In October, the Fund for Educational Excellence published the results of its comprehensive listening campaign to highlight the community's priorities for Baltimore's schools. Three points stand out:
•Baltimoreans want schools to assess the quality of K-12 education by how well our students are prepared for post-secondary learning and careers;
•Baltimoreans want students to have better academic options during the school day along with more after-school programming;
•And people in Baltimore want new ways to become more active supporters of schools.
I am the principal of City College, Baltimore's liberal arts magnet, where we offer the rigorous International Baccalaureate (IB) program that guides students to think deeply within and across content areas. Ninety-nine percent of our graduating seniors — all of whom participate in the IB program as of 2013 — are accepted into college, and 87 percent of them choose to enroll in four-year colleges, according to the most recent data. That compares to a citywide high school graduate enrollment rate of 56 percent and a statewide enrollment rate of 72 percent. Additionally, 50 percent of our graduating class in 2014 became the first in their families to attend college.
And many of our graduates choose to return to Baltimore after earning their degrees to work in business, government, non-profits, the arts and more. As a result, our school is uniquely positioned to be a model of success for the Baltimore City school system.
But the fund's report reminded me that we can do better. Increased participation rates on IB assessments and growing scholarship awards indicate that City is preparing students for college. But how can we better prepare them with the type of research and technologies needed for success when they arrive?
The answer to this question came after visiting schools in Virginia and Massachusetts. The library spaces were impressive with stacks of books, access to non-print media, computers, both collaborative and quiet work spaces, trained adults to help students use the space, and wiring and lighting to accommodate everyone. They were, in short, model environments to encourage academic excellence.
While City College is an exemplary high school, its library has not been upgraded in nearly 40 years and is not able to meet the needs of today's students and today's technology. Our students at City face the same challenges many students face across Baltimore. Many, for example, lack access at home to the Internet and online databases that are important for research and learning.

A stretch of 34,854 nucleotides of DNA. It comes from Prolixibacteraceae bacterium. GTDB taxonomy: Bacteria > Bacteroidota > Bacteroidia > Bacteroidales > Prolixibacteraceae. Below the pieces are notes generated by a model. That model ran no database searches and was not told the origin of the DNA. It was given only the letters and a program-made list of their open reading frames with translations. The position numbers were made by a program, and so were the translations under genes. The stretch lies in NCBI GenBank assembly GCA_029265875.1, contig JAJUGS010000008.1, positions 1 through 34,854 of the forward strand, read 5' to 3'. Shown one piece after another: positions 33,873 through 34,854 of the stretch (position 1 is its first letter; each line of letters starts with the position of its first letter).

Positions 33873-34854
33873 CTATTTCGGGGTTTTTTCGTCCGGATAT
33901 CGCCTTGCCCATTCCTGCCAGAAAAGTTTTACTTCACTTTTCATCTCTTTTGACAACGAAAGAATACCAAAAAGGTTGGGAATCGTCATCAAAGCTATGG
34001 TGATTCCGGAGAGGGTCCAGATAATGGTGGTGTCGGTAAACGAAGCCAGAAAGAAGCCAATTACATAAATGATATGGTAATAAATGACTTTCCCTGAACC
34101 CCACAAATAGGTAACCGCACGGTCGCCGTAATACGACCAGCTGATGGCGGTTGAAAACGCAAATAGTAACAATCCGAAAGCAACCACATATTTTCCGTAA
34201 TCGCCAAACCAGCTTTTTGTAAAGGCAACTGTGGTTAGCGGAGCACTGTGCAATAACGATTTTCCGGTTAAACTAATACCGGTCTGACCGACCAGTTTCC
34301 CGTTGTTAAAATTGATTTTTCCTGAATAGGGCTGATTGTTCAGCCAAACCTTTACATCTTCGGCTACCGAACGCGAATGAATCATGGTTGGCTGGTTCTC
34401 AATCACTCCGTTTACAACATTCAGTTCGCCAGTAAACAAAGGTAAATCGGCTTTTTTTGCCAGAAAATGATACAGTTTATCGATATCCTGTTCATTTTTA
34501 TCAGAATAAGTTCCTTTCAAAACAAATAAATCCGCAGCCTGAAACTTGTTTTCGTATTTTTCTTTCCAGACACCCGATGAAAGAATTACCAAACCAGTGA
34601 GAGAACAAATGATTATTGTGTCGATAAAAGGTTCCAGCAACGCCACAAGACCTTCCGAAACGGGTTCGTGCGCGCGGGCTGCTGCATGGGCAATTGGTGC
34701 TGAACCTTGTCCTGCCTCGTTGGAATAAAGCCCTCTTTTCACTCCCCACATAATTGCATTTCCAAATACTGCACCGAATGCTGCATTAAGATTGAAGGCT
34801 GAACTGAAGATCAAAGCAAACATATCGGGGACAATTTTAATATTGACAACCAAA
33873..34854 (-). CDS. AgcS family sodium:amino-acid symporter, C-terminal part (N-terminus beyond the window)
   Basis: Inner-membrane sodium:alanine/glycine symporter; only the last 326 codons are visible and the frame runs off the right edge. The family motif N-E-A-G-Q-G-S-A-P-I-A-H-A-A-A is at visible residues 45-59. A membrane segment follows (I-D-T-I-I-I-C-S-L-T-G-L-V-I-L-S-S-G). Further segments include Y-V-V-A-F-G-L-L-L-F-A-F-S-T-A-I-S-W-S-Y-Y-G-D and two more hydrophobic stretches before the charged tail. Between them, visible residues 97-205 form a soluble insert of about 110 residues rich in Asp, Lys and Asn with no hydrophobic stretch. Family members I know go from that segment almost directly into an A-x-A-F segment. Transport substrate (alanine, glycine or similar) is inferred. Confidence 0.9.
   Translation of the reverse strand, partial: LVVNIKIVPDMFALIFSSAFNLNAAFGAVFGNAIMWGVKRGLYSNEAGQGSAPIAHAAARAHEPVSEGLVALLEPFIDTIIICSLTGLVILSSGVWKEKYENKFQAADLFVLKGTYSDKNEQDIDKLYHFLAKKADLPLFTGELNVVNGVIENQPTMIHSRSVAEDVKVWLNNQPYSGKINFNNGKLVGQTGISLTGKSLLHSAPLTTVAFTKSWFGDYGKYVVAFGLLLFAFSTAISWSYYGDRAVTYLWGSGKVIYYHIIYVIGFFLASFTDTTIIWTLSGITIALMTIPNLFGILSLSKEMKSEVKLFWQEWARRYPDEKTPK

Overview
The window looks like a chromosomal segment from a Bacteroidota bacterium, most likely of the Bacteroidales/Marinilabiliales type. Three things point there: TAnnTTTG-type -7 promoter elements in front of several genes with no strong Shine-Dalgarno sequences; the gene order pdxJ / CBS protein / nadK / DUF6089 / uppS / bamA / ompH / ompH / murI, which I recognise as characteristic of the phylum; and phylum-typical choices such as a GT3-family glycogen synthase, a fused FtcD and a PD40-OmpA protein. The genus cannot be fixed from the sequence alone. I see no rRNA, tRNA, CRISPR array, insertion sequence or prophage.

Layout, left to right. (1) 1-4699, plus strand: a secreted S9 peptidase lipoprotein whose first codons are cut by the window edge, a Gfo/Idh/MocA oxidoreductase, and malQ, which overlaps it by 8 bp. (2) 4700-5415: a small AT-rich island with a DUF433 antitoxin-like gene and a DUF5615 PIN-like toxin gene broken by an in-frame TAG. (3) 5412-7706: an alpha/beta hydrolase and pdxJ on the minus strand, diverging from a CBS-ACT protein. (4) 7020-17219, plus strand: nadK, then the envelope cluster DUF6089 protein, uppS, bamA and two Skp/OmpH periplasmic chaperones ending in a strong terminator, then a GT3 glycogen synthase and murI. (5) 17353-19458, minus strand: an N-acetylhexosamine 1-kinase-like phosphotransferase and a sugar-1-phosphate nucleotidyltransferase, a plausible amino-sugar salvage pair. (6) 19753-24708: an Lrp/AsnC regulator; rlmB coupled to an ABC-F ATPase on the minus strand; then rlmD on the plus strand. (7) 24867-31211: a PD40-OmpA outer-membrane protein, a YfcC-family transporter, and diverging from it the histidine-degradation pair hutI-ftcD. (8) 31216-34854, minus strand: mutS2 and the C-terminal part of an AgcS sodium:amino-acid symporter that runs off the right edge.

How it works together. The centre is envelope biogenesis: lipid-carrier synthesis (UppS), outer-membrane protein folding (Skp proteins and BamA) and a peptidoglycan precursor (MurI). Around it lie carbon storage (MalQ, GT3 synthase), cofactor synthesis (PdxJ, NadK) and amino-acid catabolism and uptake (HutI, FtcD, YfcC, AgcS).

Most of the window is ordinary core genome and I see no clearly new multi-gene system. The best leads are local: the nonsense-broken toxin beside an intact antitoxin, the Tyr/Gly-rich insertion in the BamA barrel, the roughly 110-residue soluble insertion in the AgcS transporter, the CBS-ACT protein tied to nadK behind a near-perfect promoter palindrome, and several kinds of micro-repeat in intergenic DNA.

That's why we are partnering with the city school system, our alumni, parents, students, faculty and friends on a $2 million campaign to build a new library at the school (citycollegelibrary.org). We have named this campaign Torch Burning Bright, a phrase that comes from our school song: "Forever may her banner wave, her torch burn ever bright."
It is this brightly burning torch that illuminates the path our students need to take to achieve success, to go to college, to make a difference in our community. I like to think that this torch burns brightly within our classrooms, our hallways and in our tower. This torch represents many things, most notably wisdom, knowledge, enlightenment and service.
But for this torch to burn brightly for generations to come, we need facilities that enable us to learn, do research and compete in the digital age. We need a new academic center and library to help our school's community learn, grow and achieve success in a new age.
The new library will help us better prepare our students for college by giving them access to online databases, scholarly articles and instruction in research. The new library will give our students more options for how to spend their time by operating on extended hours before, during and after school and providing a safe refuge and hub for learning inside our building. And the new library will invite more members of our community to be partners with our school by helping us complete this ambitious project.
At City College, we are taking our already outstanding academic program to the next level by building a 21st century library and academic center through an ambitious public-private partnership. It's an effort that will benefit our students and our city — and one that's worth replication.
Cindy Harcum is the principal of Baltimore City College, a 1988 graduate of City and the parent of a City Collegian. Her email is firstname.lastname@example.org.